Regional Study on Forestry Policy and Institutional Reforms, Formulation of the Bank’s Policy for Forestry

The study revised the ADB forest policy and sector strategy to make it consistent with and reflective of the needs of the Developing Member Countries, recent thinking and developments in the sector and to align the policy within ADB’s overarching objective of poverty reduction. LTS provided the Forest Policy and Economics Specialist to the Bank’s study team, which reviewed the performance of the ADB’s current (1995) Policy for Forestry, and the performance of the investment portfolio in the forestry sector; considered how macro-economic factors such as taxes, subsidies and general market failures contribute to poor performance. Based on these findings, the LTS consultant supported the ADB in formulating its Policy for Forestry, which will guide investment decisions and project design in the medium term.

Eastern Cape Community Forestry Pilot Project, Rural Development Forestry Education and Training Project & DFID Forest Sector Assistance Strategy

LTS provided a Team Leader and forestry specialist to assess two DFID forestry projects and the DFID forest sector assistance strategy. DFID’s assistance to the South African forest sector began in mid 1995, which resulted in the preparation of a strategy for assistance to the forest sector. This strategy – prepared through a participatory process involving a wide range of stakeholders from public, and corporate sectors and civil society – was formally agreed with the Minster responsible for Forests in March 1996. Part of this strategy was the establishment of two forestry projects initially identified within the Strategy – the Rural Development Forestry Education and Training project and the Eastern Cape Community Forestry Pilot Project.

Assessment Study of the Vi Agroforestry Programme

The programme sought to improve the livelihoods of small-scale rural poor farmers in the Lake Victoria area. This was achieved through direct assistance – through tree planting and agroforestry to improve land management, to increase food and nutritional security, fuelwood availability and income. LTS was contracted by SIDA to undertake the ‘assessment study’ of the Vi programme, which had not seen an evaluation for four years. The team appraised the relevance and efficiency of activities, specifically Vi’s technical progress, capacity and cost efficiency in relation to its goals and objectives. It looked at the socio-economic impact of the activities with regard to gender, income generation and improved livelihoods of the poor. It also examined the ecological impact and sustainability of activities, the degree of local participation, the efficiency and cost effectiveness of project management, the M&E system, and sources of financing.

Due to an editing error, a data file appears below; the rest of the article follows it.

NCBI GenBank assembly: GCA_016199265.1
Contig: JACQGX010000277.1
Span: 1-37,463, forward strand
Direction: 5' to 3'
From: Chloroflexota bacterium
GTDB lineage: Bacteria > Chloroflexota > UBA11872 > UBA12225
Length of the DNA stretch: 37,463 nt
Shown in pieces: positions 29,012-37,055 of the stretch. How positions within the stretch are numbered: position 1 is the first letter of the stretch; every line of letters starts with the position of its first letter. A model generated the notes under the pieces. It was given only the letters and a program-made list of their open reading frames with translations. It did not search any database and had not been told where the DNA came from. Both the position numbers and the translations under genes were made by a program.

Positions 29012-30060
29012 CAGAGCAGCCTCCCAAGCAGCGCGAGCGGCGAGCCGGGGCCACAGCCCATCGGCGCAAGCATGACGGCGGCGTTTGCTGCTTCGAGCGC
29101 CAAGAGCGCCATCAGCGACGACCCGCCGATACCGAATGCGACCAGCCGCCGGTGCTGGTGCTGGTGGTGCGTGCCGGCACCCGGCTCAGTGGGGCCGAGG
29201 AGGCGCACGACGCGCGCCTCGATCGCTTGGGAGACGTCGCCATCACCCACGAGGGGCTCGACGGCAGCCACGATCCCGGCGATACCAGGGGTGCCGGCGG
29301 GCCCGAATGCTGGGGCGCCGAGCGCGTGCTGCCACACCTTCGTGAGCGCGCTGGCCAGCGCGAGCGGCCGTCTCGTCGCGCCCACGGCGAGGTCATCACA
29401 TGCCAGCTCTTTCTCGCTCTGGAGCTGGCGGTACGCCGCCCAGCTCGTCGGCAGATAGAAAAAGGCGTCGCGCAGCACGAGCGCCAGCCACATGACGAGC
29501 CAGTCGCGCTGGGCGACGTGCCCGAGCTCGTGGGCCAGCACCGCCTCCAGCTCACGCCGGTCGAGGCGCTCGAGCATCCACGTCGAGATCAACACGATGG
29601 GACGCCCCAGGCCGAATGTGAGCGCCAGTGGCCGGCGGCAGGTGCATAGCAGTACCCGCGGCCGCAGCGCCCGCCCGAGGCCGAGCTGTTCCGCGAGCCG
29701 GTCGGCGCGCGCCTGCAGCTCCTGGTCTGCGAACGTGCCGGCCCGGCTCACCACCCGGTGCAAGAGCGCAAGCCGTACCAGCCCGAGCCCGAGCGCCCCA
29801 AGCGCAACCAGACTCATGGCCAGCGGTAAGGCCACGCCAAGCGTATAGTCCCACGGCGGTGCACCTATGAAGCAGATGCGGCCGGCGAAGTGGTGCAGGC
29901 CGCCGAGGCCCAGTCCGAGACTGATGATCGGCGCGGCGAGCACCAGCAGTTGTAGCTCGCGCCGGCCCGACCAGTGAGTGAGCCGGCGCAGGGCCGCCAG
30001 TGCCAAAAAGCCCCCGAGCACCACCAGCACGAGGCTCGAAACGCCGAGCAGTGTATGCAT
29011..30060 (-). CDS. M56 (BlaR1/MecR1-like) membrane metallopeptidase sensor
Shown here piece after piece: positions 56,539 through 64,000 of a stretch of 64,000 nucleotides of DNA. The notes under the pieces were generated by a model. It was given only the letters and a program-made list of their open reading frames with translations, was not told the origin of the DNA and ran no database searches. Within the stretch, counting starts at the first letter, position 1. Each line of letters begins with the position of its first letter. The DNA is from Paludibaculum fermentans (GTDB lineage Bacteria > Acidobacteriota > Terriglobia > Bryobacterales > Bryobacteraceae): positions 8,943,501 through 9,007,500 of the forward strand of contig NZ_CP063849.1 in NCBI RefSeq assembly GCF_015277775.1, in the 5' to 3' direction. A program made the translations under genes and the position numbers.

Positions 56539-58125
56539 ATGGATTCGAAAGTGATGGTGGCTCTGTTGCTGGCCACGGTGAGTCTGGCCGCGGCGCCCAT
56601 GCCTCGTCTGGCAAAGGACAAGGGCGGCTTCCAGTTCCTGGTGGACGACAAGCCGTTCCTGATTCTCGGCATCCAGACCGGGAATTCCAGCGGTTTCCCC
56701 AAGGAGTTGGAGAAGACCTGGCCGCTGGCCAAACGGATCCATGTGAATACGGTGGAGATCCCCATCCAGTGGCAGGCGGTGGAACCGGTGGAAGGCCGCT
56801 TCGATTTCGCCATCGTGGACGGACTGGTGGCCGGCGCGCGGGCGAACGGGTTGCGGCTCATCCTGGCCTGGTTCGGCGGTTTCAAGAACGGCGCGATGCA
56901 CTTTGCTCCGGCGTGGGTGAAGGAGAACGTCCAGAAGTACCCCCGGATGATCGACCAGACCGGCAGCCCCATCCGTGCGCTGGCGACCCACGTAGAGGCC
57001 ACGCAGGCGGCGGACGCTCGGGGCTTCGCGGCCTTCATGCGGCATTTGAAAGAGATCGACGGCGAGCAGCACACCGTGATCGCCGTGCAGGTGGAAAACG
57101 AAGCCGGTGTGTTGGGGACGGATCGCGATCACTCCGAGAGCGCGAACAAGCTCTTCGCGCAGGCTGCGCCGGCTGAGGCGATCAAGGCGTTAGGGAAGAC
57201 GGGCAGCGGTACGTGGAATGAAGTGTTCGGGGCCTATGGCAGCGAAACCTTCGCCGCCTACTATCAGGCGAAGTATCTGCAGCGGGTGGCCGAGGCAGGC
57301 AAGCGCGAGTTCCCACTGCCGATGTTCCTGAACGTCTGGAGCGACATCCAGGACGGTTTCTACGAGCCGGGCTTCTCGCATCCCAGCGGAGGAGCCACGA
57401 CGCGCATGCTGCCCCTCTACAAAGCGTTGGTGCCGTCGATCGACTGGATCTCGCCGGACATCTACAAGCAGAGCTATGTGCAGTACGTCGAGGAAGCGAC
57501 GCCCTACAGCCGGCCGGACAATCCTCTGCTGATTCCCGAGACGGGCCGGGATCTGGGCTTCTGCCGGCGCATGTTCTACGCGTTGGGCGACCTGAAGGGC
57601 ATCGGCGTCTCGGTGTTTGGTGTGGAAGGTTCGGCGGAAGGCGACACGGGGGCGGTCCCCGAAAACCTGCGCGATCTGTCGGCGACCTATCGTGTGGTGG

Arabuko Sokoke Project

Arabuko Sokoke Forest is the largest remaining block of natural forest on the East African Coast. The forest is a remarkable biodiversity resource and is regarded as a key forest for bird conservation in mainland Africa, with a high proportion of endemic species unique to the forest or coastal area. A five-year management plan for the reserve was required, as well as a twenty-year strategic plan. LTS provided the services of a forest management planning specialist to focus on actions required for effective forest management, concentrating on natural forest, and to facilitate the development of a forest management plan. Recent international forest management experience and the evolving Kenyan operating environment in terms of forest and protected area policies, strategies and stakeholders, were all taken into account.

Medium and Long-term Outlook for the Tropical Timber Market

Since the 1997 Asian currency crisis, economic conditions and currencies have stabilised, exports are growing and confidence has returned to the tropical timber trade. This study for ITTO was to provide a reassessment of the outlook for the tropical timber market in relation to the factors affecting global supply and demand for tropical timber and wood products. Extensive market research in producer and consumer countries was undertaken, followed by preparation of forecasts of supply and demand under various assumptions, using existing and redefined economic models as appropriate.

Market Assessment of a Biotechnological Process for Timber

LTS contributed to a wider technical and commercial feasibility study of the potential for the Tri-Perm Process by undertaking a limited assessment of the European market for treated softwood and the potential for the substitution of pine by spruce in established markets. Consultants elaborated on the potential for market penetration by this new process. The research also established market trends, in the European Union, for various categories of preservative treated timber products.